On March 27, 2020, Congress approved and President Trump signed into law the CARES Act, a $2 trillion stimulus package in response to the COVID-19 (coronavirus) pandemic. This bill is the largest relief package in American history. It comes at a time when the national and global economies are suffering a screeching slowdown. The coronavirus is restraining peoples’ confidence and normal consumption patterns, especially for services. Sadly, businesses are reducing staff or shutting down at a rate not seen for many generations.
Nearly 3.3 million Americans filed a claim for jobless aid in the week ending March 21, 2020. This was a nearly fivefold increase over the previous weekly record back in 1982. By way of comparison, in the worst single week after the financial crash of 2008, jobless claims stood at 665,000.
The stimulus package, called the CARES Act, aims to help Americans, especially those who are negatively affected by losing a job or having their income slashed. It also aims to support businesses who are struggling amidst the economic slowdown. The bill provides direct payments to most Americans, expands unemployment benefits, and includes hundreds of billions of dollars in loans and grants to corporations, hospitals, state and local governments, and more.
The whole 883-page bill will be impossible to cover in this article (or many articles!), but here are the highlights. We list first and discuss at more length the provisions that pertain to personal financial planning.
The direct cash stimulus will be distributed as $1,200 to individuals making up to $75,000/year or as $2,400 to couples making up to $150,000/year. Additionally, $500 will be distributed per each dependent child in the household. Taxpayers filing as head of household would get the full payment if they earned $112,500 or less. Above those income figures, the payment decreases until it stops altogether for single people earning $99,000; married people who have no children and earn $198,000; or head of household who earn $136,500.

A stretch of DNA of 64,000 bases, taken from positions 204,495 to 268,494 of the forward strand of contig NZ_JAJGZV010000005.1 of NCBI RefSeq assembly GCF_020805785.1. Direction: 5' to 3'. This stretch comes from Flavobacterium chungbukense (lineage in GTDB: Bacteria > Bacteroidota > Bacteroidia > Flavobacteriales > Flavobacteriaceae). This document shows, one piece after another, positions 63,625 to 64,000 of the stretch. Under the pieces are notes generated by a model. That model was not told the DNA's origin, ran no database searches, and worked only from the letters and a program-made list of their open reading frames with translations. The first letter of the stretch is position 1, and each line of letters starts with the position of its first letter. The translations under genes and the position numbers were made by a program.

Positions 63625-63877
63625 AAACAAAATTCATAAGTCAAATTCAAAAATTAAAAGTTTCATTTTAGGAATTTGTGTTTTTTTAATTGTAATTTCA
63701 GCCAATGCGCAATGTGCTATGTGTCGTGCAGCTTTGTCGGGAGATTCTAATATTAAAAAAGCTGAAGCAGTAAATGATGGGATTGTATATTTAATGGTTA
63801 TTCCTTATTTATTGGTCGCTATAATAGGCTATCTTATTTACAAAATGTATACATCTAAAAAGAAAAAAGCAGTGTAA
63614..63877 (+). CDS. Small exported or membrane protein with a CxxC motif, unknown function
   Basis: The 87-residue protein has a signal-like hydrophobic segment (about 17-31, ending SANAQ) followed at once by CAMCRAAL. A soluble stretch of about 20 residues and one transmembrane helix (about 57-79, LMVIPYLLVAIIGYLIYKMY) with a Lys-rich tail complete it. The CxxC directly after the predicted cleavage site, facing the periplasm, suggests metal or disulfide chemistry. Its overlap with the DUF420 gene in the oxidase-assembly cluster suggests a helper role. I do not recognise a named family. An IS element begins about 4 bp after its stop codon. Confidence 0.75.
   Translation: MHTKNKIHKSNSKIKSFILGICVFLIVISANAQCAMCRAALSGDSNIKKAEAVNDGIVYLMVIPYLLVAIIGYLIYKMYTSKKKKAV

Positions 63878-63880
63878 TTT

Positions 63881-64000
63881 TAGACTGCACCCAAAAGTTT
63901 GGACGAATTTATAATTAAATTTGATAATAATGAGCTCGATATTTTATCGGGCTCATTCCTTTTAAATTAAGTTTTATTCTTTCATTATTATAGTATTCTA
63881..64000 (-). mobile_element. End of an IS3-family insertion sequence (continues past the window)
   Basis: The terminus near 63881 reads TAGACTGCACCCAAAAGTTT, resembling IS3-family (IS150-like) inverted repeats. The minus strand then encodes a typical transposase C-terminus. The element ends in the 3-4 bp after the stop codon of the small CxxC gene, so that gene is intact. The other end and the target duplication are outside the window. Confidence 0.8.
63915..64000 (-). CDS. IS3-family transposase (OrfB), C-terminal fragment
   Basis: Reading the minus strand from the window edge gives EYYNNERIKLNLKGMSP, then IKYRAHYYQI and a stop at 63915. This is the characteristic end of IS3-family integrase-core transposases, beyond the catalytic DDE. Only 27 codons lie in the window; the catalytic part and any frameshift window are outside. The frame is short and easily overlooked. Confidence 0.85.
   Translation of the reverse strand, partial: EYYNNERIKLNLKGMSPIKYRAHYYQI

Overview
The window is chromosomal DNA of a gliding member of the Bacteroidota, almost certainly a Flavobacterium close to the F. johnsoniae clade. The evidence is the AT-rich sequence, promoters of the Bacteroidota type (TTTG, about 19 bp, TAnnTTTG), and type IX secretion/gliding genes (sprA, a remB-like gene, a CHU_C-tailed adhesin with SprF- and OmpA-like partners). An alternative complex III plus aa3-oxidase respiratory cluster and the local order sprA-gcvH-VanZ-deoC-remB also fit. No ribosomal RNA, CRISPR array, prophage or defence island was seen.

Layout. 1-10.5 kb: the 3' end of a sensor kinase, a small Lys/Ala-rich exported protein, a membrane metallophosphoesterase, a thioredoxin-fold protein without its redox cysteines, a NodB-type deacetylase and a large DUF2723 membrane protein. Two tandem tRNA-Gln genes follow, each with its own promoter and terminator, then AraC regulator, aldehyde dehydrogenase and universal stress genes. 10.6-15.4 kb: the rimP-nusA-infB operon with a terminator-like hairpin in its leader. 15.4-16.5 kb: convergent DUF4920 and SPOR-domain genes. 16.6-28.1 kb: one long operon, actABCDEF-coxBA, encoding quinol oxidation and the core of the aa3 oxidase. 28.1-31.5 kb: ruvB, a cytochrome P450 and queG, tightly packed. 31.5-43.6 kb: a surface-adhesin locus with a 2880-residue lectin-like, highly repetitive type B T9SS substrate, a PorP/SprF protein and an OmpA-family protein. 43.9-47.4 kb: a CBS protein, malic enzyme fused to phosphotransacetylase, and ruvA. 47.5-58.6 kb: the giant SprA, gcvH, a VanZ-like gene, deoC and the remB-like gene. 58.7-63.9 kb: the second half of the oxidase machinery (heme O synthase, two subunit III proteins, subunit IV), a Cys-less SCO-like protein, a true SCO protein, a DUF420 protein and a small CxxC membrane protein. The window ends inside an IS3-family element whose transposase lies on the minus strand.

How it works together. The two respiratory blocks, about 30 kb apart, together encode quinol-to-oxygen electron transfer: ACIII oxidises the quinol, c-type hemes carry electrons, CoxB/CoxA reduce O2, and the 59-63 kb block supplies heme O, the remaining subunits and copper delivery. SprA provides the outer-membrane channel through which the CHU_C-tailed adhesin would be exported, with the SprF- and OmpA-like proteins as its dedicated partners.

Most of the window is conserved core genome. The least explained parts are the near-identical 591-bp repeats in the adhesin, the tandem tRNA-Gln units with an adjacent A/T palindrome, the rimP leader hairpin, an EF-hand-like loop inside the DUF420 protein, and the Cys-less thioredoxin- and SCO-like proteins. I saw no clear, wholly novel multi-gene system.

The government will go by taxpayers’ 2018 or 2019 (if 2019 was already filed) tax returns when determining the payment amounts. The government suggests that payments could begin around the third week of April but might take months to arrive, depending on how the payments are sent. This will be determined by whether a taxpayer had used direct deposit to file their 2018 or 2019 income tax return. Paper checks will be mailed to those for whom the IRS does not have current bank account info. Payments by check likely will take longer to receive than direct deposit payments.
Generally, individuals over age 70 1/2 or 72 must withdraw a certain amount from their tax-deferred IRAs, 401(k)s, and the like. However, the bill waives RMD requirements for 2020. This relief is broad and applies to IRAs (including SEP and SIMPLE IRAs) and 401(k), 403(b), and 457(b) plans.
Individuals who already took their 2020 RMD earlier this year will not be able to “undo” it unless certain conditions are met. According to Financial Planning magazine, those conditions are likely to be the following: (1.) If the IRS confirms that RMDs taken already this year are not actually “RMDs” per this bill; (2.) the 60-day rule; and (3.) the once per year rollover rule. The IRS will likely issue guidance on this topic.
The Treasury recently extended the 2019 tax return filing date to July 15, 2020, from April 15, 2020. As a result, the date for making 2019 IRA and Roth IRA contributions is also extended to July 15, 2020. Normally, IRA contributions for a prior year must be made by April 15th of the following year. There have never been extensions to the IRA contribution deadline, even if the taxpayer filed for a tax filing extension. The extended deadline also applies to 2019 Health Savings Account, Archer Medical Savings Account, and Coverdell Education Savings Account contributions.